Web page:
This press release contains, and certain oral statements made by representatives of Twelve Seas, BPGIC, Pubco and their respective affiliates, from time to time may contain, “forward–looking statements” within the meaning of the “safe harbor” provisions of the Private Securities Litigation Reform Act of 1995. Twelve Seas's, BPGIC's and Pubco’s actual results may differ from their expectations, estimates and projections and consequently, you should not rely on these forward–looking statements as predictions of future events. Words such as “expect,” “estimate,” “project,” “budget,” “forecast,” “anticipate,” “intend,” “plan,” “may,” “will,” “could,” “should,” “believes,” “predicts,” “potential,” “might” and “continues,” and similar expressions are intended to identify such forward–looking statements. These forward–looking statements include, without limitation, Twelve Seas's, BPGIC's and Pubco’s expectations with respect to future performance and anticipated financial impacts of the Transaction, the satisfaction of the closing conditions to the Transaction and the timing of the completion of the Transaction. These forward–looking statements involve significant risks and uncertainties that could cause actual results to differ materially from expected results. Most of these factors are outside the control of Twelve Seas, BPGIC or Pubco and are difficult to predict. Factors that may cause such differences include, but are not limited to: (1) the occurrence of any event, change or other circumstances that could give rise to the termination of BC Agreement; (2) the inability to complete the BC Agreement, including due to failure to obtain approval of the shareholders of Twelve Seas or other conditions to closing in the Transaction agreement; (3) delays in obtaining or the inability to obtain any necessary regulatory approvals required to complete the transactions contemplated by the BC Agreement; (4) the inability to obtain or maintain the listing of the post–acquisition company's ordinary shares on NASDAQ following the Transaction; (5) the risk that the Transaction disrupts current plans and operations as a result of the announcement and consummation of the Transaction; (6) the ability to recognize the anticipated benefits of the Transaction, which may be affected by, among other things, competition, the ability of the combined company to grow and manage growth profitably and retain its key employees; (7) costs related to the Transaction; (8) changes in applicable laws or regulations; (9) the possibility that BPGIC, Pubco or the combined company may be adversely affected by other economic, business, and/or competitive factors; and (10) other risks and uncertainties to be identified in Twelve Seas's and Pubco’s proxy statement (when available) relating to the Transaction, including those under “Risk Factors” therein, and in other filings with the Securities and Exchange Commission (“SEC”) made by Twelve Seas, BPGIC and Pubco. Twelve Seas, BPGIC and Pubco caution that the foregoing list of factors is not exclusive. Twelve Seas, BPGIC and Pubco caution readers not to place undue reliance upon any forward–looking statements, which speak only as of the date made. None of Twelve Seas, BPGIC or Pubco undertakes or accepts any obligation or undertaking to release publicly any updates or revisions to any forward–looking statements to reflect any change in its expectations or any change in events, conditions or circumstances on which any such statement is based, subject to applicable law.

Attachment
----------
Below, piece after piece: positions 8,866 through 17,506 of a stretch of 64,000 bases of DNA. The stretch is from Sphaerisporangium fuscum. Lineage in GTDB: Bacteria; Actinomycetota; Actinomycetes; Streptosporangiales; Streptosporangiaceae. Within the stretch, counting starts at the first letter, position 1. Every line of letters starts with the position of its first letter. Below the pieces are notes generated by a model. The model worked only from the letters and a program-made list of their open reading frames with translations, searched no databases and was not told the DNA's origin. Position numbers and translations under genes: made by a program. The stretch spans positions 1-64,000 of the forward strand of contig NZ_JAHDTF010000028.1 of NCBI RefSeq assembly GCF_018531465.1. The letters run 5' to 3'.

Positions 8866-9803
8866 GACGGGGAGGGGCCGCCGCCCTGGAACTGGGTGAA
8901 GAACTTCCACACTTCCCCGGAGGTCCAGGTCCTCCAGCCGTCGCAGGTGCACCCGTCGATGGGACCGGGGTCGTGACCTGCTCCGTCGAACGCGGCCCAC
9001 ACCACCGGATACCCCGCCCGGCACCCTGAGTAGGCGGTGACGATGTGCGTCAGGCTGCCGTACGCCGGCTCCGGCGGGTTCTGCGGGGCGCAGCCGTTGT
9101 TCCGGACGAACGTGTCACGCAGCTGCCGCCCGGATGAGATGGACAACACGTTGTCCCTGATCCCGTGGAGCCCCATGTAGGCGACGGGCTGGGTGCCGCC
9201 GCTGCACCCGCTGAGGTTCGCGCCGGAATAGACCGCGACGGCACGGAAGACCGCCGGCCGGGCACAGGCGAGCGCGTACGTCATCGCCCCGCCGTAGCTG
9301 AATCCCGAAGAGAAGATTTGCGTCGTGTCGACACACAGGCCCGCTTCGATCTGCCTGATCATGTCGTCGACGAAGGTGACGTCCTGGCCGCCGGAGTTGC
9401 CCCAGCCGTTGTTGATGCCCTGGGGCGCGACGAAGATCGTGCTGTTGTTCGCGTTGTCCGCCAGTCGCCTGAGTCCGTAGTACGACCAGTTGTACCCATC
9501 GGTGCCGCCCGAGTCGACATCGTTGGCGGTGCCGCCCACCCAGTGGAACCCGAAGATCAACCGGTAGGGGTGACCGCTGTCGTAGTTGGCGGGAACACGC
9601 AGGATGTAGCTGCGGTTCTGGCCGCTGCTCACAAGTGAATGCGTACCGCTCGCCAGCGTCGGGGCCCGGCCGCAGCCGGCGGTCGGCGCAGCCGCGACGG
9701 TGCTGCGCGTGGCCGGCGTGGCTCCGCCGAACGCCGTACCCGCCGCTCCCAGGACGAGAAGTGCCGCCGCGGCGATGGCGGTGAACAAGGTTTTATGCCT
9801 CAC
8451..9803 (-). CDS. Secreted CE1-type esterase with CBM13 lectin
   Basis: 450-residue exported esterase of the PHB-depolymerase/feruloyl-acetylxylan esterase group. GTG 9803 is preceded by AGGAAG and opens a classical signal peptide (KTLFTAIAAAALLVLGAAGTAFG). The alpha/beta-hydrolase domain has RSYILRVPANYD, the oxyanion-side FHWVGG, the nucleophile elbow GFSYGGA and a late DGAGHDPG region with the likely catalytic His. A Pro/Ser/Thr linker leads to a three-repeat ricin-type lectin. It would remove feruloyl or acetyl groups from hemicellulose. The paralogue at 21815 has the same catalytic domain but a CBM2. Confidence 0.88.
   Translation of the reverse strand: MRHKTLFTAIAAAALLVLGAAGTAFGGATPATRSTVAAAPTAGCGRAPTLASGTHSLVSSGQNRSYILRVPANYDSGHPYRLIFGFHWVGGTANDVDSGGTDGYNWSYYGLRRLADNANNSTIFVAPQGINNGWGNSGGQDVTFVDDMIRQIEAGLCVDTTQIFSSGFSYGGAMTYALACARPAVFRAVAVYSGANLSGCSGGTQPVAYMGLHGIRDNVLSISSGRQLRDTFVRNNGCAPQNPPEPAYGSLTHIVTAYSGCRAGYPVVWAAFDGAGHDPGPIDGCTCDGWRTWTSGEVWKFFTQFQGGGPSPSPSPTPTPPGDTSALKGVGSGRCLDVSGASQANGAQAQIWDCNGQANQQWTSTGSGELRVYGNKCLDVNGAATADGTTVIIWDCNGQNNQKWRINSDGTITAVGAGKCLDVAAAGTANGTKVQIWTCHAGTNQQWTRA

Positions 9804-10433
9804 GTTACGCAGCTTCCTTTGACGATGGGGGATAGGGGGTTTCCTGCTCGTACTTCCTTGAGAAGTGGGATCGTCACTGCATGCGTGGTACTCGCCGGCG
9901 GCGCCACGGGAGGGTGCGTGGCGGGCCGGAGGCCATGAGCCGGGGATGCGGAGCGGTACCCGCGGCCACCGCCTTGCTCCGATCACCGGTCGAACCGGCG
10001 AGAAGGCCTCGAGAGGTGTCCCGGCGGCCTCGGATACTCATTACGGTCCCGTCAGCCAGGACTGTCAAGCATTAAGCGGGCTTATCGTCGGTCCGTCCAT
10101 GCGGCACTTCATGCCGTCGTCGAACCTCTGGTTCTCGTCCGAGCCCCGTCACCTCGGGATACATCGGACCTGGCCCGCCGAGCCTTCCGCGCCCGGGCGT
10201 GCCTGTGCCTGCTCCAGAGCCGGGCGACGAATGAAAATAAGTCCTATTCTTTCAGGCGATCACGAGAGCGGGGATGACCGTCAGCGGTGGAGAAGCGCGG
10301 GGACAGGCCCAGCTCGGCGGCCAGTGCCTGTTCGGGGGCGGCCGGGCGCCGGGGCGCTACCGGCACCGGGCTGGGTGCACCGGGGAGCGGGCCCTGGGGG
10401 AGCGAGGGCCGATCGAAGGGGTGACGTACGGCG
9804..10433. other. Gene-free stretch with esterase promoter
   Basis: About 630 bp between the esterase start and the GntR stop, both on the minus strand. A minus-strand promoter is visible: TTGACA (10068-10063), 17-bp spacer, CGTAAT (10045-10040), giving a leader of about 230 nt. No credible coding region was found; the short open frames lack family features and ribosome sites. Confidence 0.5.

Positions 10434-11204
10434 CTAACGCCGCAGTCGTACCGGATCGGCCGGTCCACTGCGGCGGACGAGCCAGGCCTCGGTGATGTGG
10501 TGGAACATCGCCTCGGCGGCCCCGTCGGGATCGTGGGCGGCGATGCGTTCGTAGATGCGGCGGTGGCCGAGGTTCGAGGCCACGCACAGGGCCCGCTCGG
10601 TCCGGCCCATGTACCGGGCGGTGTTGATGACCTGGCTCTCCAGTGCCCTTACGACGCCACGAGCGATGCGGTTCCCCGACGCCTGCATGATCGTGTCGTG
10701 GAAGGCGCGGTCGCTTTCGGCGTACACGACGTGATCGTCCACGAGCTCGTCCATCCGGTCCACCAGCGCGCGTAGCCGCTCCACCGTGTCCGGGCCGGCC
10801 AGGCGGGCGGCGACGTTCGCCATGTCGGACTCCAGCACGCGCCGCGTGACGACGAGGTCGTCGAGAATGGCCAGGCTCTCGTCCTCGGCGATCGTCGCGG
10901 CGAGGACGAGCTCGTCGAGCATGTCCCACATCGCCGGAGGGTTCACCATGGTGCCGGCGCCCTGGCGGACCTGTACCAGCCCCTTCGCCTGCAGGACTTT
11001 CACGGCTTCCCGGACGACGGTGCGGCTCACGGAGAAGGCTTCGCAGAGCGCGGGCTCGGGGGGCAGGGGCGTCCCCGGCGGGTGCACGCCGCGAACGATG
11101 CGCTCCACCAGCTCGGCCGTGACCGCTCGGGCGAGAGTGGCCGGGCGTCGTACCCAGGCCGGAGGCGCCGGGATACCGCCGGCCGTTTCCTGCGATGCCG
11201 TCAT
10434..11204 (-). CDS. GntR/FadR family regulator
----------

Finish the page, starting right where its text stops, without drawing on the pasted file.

No Offer or Solicitation

This press release is for informational purposes only and shall not constitute an offer to sell or the solicitation of an offer to buy any securities pursuant to the proposed transactions or otherwise, nor shall there be any sale of securities in any jurisdiction in which the offer, solicitation or sale would be unlawful prior to the registration or qualification under the securities laws of any such jurisdiction. No offer of securities shall be made except by means of a prospectus meeting the requirements of Section 10 of the Securities Act of 1933, as amended.

No Assurances

There can be no assurance that the proposed Transaction will be completed, nor can there be any assurance, if the Transaction is completed, that the potential benefits of combining the companies will be realized. The description of the Transaction contained herein is only a summary and is qualified in its entirety by reference to the definitive agreements relating to the Transaction, copies of which will be filed by Twelve Seas with the Securities and Exchange Commission (the “SEC”) as an exhibit to a Current Report on Form 8–K.